A woman who was in Independent TD Michael Lowry's home when Revenue officers raided it was "startled" and feared she was going to be killed by burglars, a jury has heard.

Shelia Hanley, an inspector of taxes, searched Mr Lowry's home on 23 July 2013 on foot of a search warrant, Dublin Circuit Criminal Court was told.

She told Michael O'Higgins SC, defending the TD, "It's obviously an unwelcome surprise. She was sufficiently upset that I gave her a glass of water. She did think we were burglars until she said she heard a woman's voice."

She rejected the suggestion that the woman, who was unaware officers had entered the house, was crying and saying "Please don't kill me".

"Certainly not," Ms Hanley said, before accepting that if the woman had said this, it was never reported to her.

She agreed that the woman had been "startled".

She agreed that Mr Lowry's clothes were searched but could not confirm if his underpants had been, although she acknowledged that her colleagues would have searched all drawers, including ones in the bedrooms.

She agreed that she and her colleagues were allowed into the gated premises by a tradesman who had been servicing the boiler.

She said she rang the doorbell a number of times but there was no answer. A garda, who was there with her, gave her Mr Lowry's mobile number and she called it but there was no reply.

Ms Hanley said she was informed that a door at the back of the premises was open and she and her colleagues decided to enter the house.

She instructed a member of the team to text Mr Lowry stating; "I am Shelia Hanley. I am a Revenue officer. I am at your house. Please attend."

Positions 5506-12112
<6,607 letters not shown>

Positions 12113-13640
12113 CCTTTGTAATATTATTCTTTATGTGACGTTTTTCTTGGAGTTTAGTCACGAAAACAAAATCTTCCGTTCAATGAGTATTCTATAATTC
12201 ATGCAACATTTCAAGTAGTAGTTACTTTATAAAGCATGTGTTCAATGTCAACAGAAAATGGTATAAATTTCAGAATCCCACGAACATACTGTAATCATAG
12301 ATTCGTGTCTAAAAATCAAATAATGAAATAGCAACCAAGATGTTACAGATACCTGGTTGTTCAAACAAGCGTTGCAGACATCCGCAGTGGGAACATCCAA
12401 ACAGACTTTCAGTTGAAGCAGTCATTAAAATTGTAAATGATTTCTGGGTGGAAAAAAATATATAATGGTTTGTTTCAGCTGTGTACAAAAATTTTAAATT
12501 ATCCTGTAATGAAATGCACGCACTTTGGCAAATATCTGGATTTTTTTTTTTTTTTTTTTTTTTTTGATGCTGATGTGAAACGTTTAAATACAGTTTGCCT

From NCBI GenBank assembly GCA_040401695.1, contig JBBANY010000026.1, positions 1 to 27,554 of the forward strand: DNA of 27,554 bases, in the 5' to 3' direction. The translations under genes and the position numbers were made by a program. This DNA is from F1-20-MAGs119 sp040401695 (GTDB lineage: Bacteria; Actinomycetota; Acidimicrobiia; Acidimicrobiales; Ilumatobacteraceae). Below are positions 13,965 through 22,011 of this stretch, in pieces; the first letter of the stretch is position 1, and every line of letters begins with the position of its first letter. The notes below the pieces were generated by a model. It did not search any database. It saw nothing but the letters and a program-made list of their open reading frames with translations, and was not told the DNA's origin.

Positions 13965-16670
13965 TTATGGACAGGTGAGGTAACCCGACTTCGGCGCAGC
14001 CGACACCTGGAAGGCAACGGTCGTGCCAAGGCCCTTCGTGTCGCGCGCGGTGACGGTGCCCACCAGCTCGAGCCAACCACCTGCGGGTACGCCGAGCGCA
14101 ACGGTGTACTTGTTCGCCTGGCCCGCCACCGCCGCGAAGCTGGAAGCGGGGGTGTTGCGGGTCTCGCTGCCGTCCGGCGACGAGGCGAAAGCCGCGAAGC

She accepted a suggestion from Mr O'Higgins that if they had not found an open door, she would have made "more strenuous efforts to contact him (Mr Lowry)" .

She added she was not under any obligation to wait for Mr Lowry as the warrant entitled her to enter the house and use force if necessary.

Ms Hanley also accepted that an officer was probably searching through the cutlery drawer, adding "People keep documents in drawers".

She acknowledged that a "small sheaf" of documents had been recovered from the house and accepted they were "not of evidential value".

It is the State's case that Mr Lowry's company, Garuda Ltd, received Stg £248,624 (€372,000) in commission from Norpe OY, a refrigeration company based in Finland, in August 2002.

It is alleged that Mr Lowry arranged for this payment to be made to a third-party, residing in the Isle of Man, and therefore it did not appear in the company accounts for that year, nor did he declare it as income.

It is further alleged that the accounts were then falsified in 2007 to reflect that the payment was received in 2006.

Mr Lowry, 64, of Glenreigh, Holycross, Co Tipperary, has pleaded not guilty at Dublin Circuit Criminal Court to four charges of filing incorrect tax returns on dates between August 2002 and August 2007 in relation to a sum of Stg £248,624 received by his company, Garuda Ltd and one charge in relation to failing to keep a proper set of accounts on dates between 28 August, 2002 and August 3, 2007.

He further pleaded not guilty on behalf of Garuda Ltd to three similar charges in relation to the company's tax affairs and one charge of failing to keep a proper set of accounts on the same dates.

The trial continues before Judge Martin Nolan and a jury of eight men and three women.